Russia and the EU
Delivered in Plenary - 29th November 2006
Russia, in its four common spaces engaging with the EU, remains our strategic partner. We need a strong, united and stable Russia as an ally against rising Islamist terrorism, working with us through the Quartet in solving the Arab-Israeli conflict, preventing in the UN Security Council Iranian and North Korean nuclear proliferation, as well as being a reliable trading partner in its supply of 30% of the EU’s gas needs.
Nevertheless, we take a dim view of the atrocities in Chechnya, the deterioration in human rights and democratic freedoms – in particular press freedom, and contract killings of journalists and opponents of the Government, such as my constituent from London, Alexander Litvinenko.
We also reject the traditional Russian habit of cosying up bilaterally to big Member States such as Britain, France and Germany, in order to pressurise others such as the Baltic States and, most recently, Poland, by banning its beef exports. Russia all too frequently invokes phytosanitary regulations to bully troublesome ‘near-abroad neighbours’ such as Moldova and Georgia, where wine and mineral waters were banned.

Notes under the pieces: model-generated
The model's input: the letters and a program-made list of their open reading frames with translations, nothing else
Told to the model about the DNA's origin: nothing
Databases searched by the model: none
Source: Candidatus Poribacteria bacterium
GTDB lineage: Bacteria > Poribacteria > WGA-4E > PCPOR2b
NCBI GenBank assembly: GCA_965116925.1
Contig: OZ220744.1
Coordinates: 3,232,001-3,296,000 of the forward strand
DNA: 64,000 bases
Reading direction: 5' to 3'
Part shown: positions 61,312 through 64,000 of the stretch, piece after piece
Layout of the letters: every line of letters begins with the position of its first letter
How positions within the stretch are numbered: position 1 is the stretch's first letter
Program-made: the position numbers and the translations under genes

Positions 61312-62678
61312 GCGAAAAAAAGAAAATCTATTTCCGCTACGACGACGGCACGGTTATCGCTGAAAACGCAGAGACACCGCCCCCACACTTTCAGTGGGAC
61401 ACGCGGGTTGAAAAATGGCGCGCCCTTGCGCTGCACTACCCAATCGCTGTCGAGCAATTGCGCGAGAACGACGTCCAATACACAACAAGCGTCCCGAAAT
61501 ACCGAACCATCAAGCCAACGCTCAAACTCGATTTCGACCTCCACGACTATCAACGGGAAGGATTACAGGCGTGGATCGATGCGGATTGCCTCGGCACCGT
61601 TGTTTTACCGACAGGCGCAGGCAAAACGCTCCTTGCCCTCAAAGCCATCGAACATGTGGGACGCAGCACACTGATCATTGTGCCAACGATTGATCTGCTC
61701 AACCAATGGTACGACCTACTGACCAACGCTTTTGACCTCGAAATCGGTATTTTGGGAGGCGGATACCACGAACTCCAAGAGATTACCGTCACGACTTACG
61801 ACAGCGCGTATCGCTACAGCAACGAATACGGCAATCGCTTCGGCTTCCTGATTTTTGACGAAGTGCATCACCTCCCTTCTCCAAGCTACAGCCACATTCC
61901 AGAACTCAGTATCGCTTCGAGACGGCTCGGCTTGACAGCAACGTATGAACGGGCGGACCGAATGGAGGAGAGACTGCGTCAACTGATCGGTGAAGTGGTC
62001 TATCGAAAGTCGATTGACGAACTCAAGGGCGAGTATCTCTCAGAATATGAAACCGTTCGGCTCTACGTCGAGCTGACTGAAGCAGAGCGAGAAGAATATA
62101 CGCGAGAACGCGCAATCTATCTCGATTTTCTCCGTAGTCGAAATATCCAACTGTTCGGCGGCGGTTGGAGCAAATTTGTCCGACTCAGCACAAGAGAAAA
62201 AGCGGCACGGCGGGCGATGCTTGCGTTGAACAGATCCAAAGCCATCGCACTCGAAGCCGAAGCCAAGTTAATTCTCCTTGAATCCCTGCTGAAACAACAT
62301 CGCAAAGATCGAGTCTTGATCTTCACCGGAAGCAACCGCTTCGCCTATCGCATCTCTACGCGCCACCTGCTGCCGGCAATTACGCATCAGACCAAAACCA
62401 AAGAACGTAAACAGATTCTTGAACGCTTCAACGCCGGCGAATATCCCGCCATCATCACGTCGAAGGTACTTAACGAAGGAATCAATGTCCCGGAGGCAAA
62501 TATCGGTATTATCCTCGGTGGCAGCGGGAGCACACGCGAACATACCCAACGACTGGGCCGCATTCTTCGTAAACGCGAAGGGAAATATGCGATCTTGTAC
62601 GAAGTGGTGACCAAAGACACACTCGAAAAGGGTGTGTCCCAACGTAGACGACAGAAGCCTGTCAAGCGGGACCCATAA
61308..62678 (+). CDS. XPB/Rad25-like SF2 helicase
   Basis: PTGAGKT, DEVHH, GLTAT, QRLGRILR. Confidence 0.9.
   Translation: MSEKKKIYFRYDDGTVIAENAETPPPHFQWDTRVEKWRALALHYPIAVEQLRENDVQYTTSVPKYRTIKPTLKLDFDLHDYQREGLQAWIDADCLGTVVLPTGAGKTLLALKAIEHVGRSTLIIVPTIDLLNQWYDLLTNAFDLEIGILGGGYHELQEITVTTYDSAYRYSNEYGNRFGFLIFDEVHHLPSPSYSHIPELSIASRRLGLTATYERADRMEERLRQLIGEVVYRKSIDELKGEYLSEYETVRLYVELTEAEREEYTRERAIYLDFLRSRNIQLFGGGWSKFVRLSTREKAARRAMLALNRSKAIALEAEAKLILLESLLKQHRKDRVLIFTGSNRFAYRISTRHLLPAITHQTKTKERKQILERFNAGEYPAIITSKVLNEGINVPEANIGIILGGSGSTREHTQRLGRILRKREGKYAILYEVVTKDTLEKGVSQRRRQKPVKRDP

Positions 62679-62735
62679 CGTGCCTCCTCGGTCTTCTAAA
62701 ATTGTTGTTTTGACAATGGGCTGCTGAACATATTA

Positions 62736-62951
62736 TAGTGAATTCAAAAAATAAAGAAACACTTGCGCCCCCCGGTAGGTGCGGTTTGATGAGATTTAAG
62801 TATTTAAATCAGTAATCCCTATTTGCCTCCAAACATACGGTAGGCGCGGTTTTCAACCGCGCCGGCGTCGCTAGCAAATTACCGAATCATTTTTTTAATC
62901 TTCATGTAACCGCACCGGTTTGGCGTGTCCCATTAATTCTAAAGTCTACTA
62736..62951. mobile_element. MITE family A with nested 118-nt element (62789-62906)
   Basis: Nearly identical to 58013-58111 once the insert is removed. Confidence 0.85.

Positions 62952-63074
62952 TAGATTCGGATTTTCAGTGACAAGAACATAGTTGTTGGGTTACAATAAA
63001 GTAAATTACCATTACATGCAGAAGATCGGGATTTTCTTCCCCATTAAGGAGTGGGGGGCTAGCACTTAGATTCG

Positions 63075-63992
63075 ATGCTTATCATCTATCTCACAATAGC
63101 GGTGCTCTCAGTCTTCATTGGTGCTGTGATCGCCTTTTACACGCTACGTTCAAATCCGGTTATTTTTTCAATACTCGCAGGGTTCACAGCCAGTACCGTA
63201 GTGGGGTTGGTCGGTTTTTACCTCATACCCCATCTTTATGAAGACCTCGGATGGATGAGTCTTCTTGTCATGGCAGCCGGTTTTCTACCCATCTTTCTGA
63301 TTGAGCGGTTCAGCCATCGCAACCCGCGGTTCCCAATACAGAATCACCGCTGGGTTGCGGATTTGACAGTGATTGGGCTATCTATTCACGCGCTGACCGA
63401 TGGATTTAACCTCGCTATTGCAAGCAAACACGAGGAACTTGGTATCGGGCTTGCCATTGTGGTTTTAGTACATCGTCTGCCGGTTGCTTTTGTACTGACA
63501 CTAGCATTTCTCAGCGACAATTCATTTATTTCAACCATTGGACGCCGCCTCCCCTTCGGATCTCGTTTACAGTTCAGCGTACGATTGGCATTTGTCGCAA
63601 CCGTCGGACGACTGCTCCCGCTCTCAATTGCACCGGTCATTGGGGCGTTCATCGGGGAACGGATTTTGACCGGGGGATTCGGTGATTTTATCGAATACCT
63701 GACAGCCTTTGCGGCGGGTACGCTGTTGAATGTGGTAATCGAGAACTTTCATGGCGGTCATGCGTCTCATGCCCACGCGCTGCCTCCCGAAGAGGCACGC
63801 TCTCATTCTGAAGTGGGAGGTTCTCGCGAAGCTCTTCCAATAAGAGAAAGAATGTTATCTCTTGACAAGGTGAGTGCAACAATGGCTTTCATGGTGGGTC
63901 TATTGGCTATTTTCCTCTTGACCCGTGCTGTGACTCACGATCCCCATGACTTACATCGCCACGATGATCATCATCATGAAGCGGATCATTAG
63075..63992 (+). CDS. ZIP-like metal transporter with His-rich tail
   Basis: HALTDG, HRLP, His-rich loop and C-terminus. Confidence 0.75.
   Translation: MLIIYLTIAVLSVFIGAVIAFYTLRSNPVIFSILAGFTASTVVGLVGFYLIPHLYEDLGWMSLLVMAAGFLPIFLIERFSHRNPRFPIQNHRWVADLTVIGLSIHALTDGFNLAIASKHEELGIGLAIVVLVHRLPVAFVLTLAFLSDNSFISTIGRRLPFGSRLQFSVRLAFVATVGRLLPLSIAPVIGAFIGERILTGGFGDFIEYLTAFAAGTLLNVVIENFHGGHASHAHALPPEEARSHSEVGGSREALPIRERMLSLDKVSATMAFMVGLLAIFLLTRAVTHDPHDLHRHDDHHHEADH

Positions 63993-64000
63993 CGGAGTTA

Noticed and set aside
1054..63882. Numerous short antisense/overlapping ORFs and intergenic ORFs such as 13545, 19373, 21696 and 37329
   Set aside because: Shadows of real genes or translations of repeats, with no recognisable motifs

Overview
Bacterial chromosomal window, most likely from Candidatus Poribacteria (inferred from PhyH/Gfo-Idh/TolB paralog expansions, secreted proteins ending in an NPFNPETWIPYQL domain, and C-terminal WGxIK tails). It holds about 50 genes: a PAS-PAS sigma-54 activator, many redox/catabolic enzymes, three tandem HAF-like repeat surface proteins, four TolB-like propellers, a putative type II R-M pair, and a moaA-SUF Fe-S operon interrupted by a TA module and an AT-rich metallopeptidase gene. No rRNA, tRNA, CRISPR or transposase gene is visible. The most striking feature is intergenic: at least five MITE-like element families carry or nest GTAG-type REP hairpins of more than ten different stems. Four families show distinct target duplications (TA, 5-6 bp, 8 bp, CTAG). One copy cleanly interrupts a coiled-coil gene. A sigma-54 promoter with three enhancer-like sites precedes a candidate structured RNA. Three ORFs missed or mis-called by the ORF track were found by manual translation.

Otherwise, Russia uses differential gas pricing by Gazprom as a foreign policy instrument to put pressure on neighbours such as Ukraine. Recently, NATO released a report suggesting that Russia is planning a ‘gas OPEC’ with Algeria, Qatar, Uzbekistan and Kazakhstan, which would be a serious threat to the EU’s external energy security interests. One way of responding to this, particularly after Russia’s refusal to sign the Energy Charter Treaty, is to tell President Nazarbayev of Kazakhstan, on his visit to Brussels next week, that his country, like its ethnic cousin Azerbaijan, would be welcome in the European Neighbourhood Policy, rather than Kazakhstan joining Russia, Ukraine and Belarus in the Yalta Treaty’s Single Economic Space.